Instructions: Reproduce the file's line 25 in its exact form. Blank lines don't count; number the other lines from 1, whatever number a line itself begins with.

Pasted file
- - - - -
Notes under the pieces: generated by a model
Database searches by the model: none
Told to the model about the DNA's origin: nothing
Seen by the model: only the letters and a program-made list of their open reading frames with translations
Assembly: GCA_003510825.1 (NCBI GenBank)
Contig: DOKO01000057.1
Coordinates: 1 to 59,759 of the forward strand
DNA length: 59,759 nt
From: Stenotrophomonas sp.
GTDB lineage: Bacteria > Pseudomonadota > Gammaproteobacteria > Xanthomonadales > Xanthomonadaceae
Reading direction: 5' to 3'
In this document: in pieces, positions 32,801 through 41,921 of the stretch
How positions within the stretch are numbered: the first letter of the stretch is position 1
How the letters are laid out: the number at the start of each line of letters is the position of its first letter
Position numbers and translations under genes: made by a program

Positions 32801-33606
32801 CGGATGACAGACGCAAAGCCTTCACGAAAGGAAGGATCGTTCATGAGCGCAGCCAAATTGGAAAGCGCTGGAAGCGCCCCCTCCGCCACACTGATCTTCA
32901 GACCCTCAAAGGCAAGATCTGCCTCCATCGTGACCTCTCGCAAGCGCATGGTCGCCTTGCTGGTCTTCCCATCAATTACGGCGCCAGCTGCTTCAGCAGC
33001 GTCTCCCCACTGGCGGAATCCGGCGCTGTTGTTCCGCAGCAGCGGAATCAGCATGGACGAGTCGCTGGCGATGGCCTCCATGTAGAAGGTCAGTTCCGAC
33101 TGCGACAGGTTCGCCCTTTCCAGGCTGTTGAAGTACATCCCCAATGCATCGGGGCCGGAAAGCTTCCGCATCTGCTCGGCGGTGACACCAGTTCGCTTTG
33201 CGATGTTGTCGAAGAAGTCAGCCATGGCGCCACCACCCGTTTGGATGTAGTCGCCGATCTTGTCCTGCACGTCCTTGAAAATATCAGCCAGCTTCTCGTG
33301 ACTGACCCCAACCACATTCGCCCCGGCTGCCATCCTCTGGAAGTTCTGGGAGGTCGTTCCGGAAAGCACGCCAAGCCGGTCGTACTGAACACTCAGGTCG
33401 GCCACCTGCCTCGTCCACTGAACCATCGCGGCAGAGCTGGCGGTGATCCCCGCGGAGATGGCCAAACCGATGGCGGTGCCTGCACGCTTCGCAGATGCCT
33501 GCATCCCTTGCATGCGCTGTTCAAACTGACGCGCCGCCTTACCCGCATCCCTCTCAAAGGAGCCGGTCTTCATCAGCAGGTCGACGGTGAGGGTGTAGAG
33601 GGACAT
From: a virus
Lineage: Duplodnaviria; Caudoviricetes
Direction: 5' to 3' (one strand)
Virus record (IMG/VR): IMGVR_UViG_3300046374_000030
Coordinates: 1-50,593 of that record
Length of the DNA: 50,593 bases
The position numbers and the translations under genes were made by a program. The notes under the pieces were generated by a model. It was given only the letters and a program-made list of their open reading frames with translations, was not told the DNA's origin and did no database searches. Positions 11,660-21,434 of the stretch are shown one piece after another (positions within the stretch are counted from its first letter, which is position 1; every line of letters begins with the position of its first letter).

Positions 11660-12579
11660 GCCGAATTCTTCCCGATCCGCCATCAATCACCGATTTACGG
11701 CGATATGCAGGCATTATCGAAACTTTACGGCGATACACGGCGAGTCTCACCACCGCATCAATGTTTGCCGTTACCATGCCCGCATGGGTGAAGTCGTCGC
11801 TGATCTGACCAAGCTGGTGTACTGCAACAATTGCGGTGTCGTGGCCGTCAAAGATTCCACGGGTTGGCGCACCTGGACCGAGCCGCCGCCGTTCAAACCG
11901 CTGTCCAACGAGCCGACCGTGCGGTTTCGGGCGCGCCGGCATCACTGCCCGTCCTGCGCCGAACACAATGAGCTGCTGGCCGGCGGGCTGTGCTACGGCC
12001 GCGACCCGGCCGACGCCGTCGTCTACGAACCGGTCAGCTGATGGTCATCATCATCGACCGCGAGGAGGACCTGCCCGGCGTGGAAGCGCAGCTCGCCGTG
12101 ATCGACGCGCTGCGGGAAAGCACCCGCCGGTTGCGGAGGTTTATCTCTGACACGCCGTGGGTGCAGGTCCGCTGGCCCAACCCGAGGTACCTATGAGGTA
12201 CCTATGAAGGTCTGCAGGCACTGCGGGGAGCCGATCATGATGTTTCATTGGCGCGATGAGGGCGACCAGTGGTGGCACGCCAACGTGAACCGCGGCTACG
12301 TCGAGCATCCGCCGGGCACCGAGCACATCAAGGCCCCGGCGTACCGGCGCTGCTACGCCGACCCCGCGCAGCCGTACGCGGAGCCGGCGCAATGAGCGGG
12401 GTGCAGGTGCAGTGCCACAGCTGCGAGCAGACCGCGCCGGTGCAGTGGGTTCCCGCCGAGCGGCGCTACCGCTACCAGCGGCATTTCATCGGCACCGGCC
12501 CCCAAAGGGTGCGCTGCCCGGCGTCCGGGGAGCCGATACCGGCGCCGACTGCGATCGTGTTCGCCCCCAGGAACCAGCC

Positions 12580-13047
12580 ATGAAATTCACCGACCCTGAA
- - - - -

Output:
33601 GGACAT